– Could you tell us about your drawing plans and way of thought regarding the series? Also, what did you talk to director Yamada about during the TV series?

I worked to keep them appearing like girls no matter what with their expressions and gestures. I didn’t want them to just be girlish; I wanted to show them acting like close girl friends as well.  My lecture from director Yamada about Yui’s retreating figure was quite impressive.

– What were your thoughts when you first heard that the series was being made into a movie?

I was astonished. I had no idea what the movie would be about, so my imagination went wild with ideas. “Will they do the university arc…. Ah, would that mean Azusa wouldn’t show up?! What if the entire movie was a concert…..!”


– As you were working on the film, what did you talk to director Yamada about?

During production, we had many discussions over the primary point of a page. Each time I would have her check it, she’d comment like “make it this expression” and discuss the meaning of that cut until I understood their feelings and put that clearly into the drawing. I drew a lot of images.

– What part of the movie were you assigned to work as an animation director?

The B-part. Starting from the scene in the clubroom where they decide what to get Azusa as a gift until their bye-byes to Love Crisis after performing at the conveyer belt sushi restaurant.  The scenery changed often, there were a lot of characters appearing, their suitcases were always with them; I kept adding more and more setting sheets to my desk just to match everything. (laughs)

– Which portions of the movie did you add force into and what portions did you change how the drawings appeared from the TV series?

My drawings have changed from the time the TV series was made, so as a result all the movie’s drawings have changed. Also, I intentionally added more lines (especially on hair). I would sometimes redraw something over and over again until it conveyed that sometimes the girls had a romantic expression on their faces.

– What did you keep in mind while working as an animation director for the movie and what were you focused on?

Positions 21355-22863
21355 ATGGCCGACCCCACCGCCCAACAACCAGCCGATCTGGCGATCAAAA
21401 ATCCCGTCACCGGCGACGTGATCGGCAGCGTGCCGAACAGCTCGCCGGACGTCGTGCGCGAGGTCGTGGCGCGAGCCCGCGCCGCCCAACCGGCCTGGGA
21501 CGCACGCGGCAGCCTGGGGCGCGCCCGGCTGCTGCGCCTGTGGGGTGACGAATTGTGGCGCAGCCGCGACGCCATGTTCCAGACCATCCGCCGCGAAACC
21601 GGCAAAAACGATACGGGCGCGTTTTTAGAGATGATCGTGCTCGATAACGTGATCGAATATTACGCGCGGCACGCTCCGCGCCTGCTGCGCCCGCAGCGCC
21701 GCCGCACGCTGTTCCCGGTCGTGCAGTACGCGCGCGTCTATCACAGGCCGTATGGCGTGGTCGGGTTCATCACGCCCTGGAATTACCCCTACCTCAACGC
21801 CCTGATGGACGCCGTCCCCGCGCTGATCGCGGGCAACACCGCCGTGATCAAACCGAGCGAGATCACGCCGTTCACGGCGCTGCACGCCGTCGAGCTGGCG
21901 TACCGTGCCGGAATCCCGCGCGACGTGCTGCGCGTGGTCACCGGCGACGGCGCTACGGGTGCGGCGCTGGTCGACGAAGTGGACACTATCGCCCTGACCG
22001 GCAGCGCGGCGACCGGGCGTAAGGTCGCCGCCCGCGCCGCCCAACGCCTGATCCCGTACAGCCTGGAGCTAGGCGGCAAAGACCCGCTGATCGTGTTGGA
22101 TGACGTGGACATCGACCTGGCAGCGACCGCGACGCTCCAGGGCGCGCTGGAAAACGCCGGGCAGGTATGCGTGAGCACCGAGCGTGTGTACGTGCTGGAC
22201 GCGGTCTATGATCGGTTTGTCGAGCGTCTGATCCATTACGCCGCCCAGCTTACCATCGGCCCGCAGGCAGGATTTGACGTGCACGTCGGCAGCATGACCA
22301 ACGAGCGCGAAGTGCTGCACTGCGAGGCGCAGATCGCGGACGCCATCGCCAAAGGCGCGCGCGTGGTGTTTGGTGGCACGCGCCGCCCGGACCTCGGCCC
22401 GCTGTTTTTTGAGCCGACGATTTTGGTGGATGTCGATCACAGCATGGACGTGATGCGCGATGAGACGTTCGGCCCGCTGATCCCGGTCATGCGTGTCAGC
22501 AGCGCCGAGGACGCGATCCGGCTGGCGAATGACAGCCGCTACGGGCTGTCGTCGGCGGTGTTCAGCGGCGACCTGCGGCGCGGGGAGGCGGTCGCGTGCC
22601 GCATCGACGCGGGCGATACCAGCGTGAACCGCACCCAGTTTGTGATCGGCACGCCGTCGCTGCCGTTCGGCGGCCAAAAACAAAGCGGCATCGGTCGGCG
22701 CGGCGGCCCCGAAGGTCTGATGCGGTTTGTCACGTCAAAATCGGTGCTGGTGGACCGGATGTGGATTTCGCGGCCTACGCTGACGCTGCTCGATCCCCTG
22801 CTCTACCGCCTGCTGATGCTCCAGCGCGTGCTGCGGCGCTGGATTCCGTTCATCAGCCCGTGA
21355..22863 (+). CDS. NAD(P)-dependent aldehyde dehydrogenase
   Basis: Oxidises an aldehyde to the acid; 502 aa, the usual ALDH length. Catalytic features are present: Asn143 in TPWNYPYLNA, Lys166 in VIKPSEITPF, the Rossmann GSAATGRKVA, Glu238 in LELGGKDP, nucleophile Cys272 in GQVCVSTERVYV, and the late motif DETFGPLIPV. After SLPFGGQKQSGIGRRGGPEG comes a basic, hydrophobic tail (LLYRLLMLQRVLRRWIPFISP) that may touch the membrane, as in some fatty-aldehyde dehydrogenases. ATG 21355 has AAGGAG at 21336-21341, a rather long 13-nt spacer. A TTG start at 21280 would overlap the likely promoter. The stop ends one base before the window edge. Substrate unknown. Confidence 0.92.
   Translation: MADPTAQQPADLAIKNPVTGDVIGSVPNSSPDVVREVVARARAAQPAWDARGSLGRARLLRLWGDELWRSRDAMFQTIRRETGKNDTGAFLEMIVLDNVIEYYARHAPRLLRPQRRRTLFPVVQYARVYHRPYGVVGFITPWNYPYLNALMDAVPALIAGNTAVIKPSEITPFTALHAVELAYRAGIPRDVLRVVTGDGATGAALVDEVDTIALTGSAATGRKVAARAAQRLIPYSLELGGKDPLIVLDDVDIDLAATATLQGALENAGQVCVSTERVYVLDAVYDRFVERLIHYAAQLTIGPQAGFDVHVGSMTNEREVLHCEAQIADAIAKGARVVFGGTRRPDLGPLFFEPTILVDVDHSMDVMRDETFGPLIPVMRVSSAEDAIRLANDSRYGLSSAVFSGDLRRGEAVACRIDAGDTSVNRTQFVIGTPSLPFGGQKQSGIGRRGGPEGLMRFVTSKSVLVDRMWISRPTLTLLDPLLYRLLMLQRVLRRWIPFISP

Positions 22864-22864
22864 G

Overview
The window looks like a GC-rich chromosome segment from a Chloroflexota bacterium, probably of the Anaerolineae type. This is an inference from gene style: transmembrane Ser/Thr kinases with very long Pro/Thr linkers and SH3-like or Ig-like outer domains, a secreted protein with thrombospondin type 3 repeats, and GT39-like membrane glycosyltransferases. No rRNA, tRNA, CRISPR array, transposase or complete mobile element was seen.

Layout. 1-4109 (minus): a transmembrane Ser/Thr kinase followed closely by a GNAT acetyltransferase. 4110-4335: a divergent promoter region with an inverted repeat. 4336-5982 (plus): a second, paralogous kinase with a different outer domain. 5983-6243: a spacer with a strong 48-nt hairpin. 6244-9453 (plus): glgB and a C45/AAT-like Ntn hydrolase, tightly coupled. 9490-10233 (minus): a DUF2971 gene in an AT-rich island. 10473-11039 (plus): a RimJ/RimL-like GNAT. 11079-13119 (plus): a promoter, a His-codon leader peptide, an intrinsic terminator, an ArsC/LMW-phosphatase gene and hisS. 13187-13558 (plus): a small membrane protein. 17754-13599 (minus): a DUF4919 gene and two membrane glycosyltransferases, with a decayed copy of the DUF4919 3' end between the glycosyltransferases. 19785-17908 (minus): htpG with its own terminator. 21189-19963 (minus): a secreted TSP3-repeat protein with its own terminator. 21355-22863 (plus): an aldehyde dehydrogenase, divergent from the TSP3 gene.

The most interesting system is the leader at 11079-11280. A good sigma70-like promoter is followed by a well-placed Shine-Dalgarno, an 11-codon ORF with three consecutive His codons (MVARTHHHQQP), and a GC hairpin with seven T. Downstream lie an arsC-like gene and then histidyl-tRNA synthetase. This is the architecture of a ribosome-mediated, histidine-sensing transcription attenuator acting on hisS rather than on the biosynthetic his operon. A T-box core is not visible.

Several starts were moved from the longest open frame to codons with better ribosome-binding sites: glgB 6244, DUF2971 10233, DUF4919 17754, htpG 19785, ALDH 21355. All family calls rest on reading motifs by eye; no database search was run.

I was always focused on making my drawings appear as close as can be to (how Horiguchi-san’s drawings look now).  I would frequently sneak over to the key animator’s desks and look at the Chief AD’s correction sheets. Every time I would be shocked and slink back to my own desk thinking “It’s different!” Though due to changing from the time we started working on the movie, I was able to make changes during the key frame check period.

– What are your favorite scene(s) in your part and what scenes did you focus on?

The scene when Yui wakes up in the airplane and looks outside. I wanted to draw her cute, yet looking romantic at the same time. I kept thinking how her hair should get caught in the eyemask. It’s a peaceful movement that the key animator was able to do wonderfully. The cut where Mugi makes a strange face and goes “harrumph” is my favorite of all of them!

One of Kadowaki-san’s favorite scenes is where Yui wakes up and looks outside the airplane window at the sunrise colors. Yui looks more romantic than usual. The disheveled hair also makes her look amorous.

One of Kadowaki-san’s favorite scenes is where Yui wakes up and looks outside the airplane window at the sunrise colors. Yui looks more romantic than usual. The disheveled hair also makes her look amorous.

– What are your favorite scenes outside your part?

Sawa-chan’s flashback scene once the classroom concert gets okayed. Sawa-chan cries having worked so hard to have the girls experience something that was harsh for her. Also I like the scene in the London concert where Yui spots a baby. Babies are so cute!

– Having worked alongside her for three years, what type of director do you see director Yamada being?

She’s the kind who values the atmosphere of a scene. Every time I draw, I think about how best to represent the atmospheric layers outside the image. It’s a lot of pressure. There’s a lot of expressions and gestures that can’t be found in other people’s storyboards. While I think they’re amazing, I’m incredibly envious of her! Also, I think she works hard at finding the cute side of things. (laughs)

– What are your thoughts on the K-On! series, having gone through these three years?

We’ve really gone through three years, haven’t we…. Surely it can’t just be me who feels like we just experienced high school life with the girls. A fumbling around first year. Getting close second year. Teary farewell third year. Thank you for all the fond memories.

– Please give a final message to the fans.

It makes me happy that no matter how many years pass, we can always return to the graduation album. Thank you all for your support!


Miku Kadowaki Animator at Kyoto Animation. Notable works include chief animation director for Kyoukai no Kanata and designing characters for Kyoukai no Kanata and Amagi Brilliant Park.